///Detect-and-route with JavaScript

Detect-and-route with JavaScript

Keep users happy by using savvy scripts

If happy users keep coming back, then you’ll want to keep them happy by serving optimum pages to each site visitor and by keeping all the technical details under the hood. Find out how to choose or craft JavaScript sniff-and-route code that helps keep the user’s experience an easy and pleasant one.

If happy users keep coming back, then you’ll want to keep them happy by serving optimum pages to each site visitor and by keeping all the technical details under the hood. Find out how to choose or craft JavaScript sniff-and-route code that helps keep the user’s experience an easy and pleasant one.

If you’re like most developers, you’re looking for ways to create a long-term relationship with your site visitors. One way to ensure user loyalty is to develop sites using client-side JavaScripts that seamlessly match a visitor’s individual circumstances. With today’s variety of browsers and platforms, differences in screen resolution, available plug-ins, and other technology, the challenge for the Web developer is to provide high-end sites that don’t exclude lower-end visitors.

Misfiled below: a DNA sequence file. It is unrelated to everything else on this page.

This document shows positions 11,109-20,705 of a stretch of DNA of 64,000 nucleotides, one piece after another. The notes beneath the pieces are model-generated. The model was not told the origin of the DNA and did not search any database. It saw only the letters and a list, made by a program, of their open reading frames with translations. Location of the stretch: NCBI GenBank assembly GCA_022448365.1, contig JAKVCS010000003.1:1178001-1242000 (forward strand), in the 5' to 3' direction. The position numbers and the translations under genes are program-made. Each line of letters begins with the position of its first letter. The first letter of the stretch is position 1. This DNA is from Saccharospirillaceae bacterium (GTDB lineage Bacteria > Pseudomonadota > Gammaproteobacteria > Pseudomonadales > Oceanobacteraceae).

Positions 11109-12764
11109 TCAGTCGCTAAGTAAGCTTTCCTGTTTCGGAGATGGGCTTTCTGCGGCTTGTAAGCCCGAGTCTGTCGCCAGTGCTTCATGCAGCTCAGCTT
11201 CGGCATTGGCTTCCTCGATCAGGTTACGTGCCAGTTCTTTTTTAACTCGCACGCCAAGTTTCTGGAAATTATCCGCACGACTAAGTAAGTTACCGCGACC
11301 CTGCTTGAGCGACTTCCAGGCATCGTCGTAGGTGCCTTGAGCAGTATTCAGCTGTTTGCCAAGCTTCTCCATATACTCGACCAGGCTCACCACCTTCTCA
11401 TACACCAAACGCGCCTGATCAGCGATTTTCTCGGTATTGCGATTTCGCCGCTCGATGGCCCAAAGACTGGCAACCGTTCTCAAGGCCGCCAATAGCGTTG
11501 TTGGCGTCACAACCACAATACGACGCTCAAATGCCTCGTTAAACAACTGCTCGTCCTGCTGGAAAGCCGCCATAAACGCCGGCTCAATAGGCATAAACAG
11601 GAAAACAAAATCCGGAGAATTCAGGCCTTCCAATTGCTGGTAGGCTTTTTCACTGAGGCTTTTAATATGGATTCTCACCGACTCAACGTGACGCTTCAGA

Serving user needs

Developers can rely on a variety of techniques to meet the needs of all anticipated users. The no-pain and no-gain approach: design to the lowest common-denominator user, restricting or leaving out technology that might cause problems for some visitors. Some sites list on the entry page which browsers and technologies are required to fully appreciate the Web site — with links so visitors can download any needed accoutrements.